Runner’s nail is a collection of injuries to the toenail that involve mechanical, or pressure, damage to the nail and the cells that grow the nail. It is named runner’s nail because it often involves runners, but can be seen in other people as well. The 2nd toe (the toe next to the big toe) is most commonly involved, but runner’s toe can be seen in other toenails as well.
The most common injury with runner’s toe is bleeding underneath the toenail, which appears as a dark red or blue/purple color under the nail itself. As the foot moves in the shoe during activity, the toes can become damaged as they strike the shoe. If one has an excessively long toe, as often seen in the 2nd toe, the pressure from the toe hitting the shoe before the other toes can cause damage to the skin bed under the nail, resulting in bleeding. If one has a shoe that is too small, this can occur with even normal sized toes. It can even occur in shoes that are too big, as the foot will piston in and out of an oversized shoe, leading to the toe banging against the end of the shoe.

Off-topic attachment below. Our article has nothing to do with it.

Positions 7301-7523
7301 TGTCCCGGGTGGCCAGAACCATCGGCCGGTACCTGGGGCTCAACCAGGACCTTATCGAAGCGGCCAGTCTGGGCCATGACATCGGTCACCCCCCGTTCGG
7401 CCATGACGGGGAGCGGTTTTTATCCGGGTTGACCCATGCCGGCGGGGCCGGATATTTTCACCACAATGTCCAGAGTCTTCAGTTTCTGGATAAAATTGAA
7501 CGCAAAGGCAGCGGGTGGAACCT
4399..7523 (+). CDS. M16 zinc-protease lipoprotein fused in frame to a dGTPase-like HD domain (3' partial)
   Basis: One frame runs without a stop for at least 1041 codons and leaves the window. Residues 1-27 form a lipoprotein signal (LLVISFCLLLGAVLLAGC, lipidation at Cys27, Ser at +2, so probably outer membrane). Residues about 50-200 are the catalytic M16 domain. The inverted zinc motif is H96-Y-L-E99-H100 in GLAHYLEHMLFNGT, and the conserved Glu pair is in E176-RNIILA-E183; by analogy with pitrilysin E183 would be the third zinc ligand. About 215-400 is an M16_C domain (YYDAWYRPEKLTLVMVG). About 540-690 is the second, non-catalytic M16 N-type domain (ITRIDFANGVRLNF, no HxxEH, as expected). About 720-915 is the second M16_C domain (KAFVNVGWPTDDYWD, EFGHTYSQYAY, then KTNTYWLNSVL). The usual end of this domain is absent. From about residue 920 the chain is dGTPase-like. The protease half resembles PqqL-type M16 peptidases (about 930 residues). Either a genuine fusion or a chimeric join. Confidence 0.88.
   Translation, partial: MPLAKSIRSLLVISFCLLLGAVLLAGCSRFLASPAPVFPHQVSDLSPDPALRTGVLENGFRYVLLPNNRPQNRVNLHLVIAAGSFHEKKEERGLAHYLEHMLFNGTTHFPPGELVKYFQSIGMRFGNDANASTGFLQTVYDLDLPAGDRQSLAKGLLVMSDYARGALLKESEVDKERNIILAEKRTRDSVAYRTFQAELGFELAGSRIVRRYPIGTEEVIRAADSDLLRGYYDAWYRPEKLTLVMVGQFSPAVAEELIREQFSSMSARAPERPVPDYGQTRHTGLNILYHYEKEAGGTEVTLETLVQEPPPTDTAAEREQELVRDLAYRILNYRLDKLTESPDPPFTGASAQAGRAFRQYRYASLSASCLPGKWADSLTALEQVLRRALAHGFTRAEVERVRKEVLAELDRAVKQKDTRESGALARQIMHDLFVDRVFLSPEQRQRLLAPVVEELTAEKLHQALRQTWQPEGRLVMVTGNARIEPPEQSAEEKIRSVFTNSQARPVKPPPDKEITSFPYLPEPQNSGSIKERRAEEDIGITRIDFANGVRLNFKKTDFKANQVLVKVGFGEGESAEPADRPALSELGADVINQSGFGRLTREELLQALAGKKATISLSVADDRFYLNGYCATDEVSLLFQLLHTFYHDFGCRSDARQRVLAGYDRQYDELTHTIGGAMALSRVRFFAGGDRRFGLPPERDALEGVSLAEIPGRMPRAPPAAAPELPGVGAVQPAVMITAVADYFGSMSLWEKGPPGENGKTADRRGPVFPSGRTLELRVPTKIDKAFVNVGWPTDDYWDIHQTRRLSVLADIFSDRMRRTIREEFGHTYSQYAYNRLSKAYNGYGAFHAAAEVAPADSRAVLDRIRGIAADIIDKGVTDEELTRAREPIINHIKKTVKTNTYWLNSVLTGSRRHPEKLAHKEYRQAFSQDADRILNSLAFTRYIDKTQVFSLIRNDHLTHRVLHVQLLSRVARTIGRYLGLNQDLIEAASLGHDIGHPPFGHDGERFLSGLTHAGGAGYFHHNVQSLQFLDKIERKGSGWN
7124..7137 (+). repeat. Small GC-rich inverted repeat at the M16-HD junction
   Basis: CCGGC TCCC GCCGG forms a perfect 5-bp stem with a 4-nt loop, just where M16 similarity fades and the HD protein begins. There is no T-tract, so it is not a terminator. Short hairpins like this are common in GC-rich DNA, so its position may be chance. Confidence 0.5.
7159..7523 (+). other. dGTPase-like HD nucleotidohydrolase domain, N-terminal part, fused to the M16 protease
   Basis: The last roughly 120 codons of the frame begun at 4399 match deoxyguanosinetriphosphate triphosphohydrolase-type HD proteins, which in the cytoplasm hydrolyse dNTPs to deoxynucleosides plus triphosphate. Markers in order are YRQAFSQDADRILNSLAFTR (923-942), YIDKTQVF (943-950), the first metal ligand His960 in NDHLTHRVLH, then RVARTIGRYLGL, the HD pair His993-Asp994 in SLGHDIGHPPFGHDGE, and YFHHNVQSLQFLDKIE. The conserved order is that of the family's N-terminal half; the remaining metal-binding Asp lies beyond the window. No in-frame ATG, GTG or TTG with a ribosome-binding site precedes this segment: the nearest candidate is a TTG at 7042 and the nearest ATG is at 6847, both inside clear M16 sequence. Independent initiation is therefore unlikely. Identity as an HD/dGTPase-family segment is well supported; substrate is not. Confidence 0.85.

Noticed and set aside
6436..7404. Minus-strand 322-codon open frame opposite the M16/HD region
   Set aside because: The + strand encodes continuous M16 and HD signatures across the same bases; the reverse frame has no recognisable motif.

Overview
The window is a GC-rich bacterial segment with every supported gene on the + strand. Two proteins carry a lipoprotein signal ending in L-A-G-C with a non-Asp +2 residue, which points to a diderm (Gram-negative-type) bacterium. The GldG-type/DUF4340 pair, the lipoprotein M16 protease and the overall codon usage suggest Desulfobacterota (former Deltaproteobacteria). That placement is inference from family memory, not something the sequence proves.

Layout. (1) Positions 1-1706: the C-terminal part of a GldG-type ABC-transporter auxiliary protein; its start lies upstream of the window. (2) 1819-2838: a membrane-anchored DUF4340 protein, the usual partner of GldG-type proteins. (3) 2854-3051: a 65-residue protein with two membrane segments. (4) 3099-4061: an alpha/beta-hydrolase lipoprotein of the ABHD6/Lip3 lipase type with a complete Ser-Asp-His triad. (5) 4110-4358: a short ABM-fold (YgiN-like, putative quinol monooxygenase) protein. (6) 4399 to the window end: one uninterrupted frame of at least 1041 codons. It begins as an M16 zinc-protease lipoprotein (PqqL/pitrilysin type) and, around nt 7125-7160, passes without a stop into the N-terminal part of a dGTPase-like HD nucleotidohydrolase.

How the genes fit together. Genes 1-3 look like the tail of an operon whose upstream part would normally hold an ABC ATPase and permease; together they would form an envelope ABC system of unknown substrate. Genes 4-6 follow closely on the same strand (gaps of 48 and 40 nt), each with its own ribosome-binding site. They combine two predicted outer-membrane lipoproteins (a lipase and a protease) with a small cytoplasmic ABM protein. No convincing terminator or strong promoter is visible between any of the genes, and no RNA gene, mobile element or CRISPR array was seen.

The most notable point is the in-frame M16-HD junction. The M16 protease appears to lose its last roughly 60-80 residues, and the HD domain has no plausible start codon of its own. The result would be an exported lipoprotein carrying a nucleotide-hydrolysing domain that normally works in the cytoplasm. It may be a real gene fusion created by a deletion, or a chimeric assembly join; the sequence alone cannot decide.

As blood from damaged blood vessels pools under the nail, it causes a separation of the nail from the nail bed, resulting in nail loosening. Sometimes the fluid can drain out, and other times it remains, leading occasionally to bacterial infection and an abscess under the nail.
As a result of this damage, the nail may or may not loosen and fall off, and the nail root cells that grow the nail out can be damaged as well. This can lead to a permanent thickening and deformity of the nail, and can also place the nail at risk for developing a fungal infection.
Prevention revolves around making sure one’s shoes fit properly, especially if one is a runner. The best way to ensure this is to be fitted by a professional shoe clerk in a quality shoe store or runner’s specialty store. Well-padded socks can also help soften the end pressure on the toes. Keeping the toenails short and well trimmed may reduce the effective 'length' of the toe, reducing the pressure to the nail. Orthotic shoe inserts (the prescription kind) can be of some limited benefit if contracted toes are present that compound the pressure on the end of the toe, as orthotics can limit the forces leading to the contractures in the first place. Treatment of an acute runner’s nail may involve removal of the toenail to allow for inspection of the nail bed skin and drainage, especially if the toe is painful or the bruise takes up the majority of the nail surface. The injury usually heals well for the most part, but some deformity and fungus infection risk as described above can be expected, especially if the injury keeps repeating.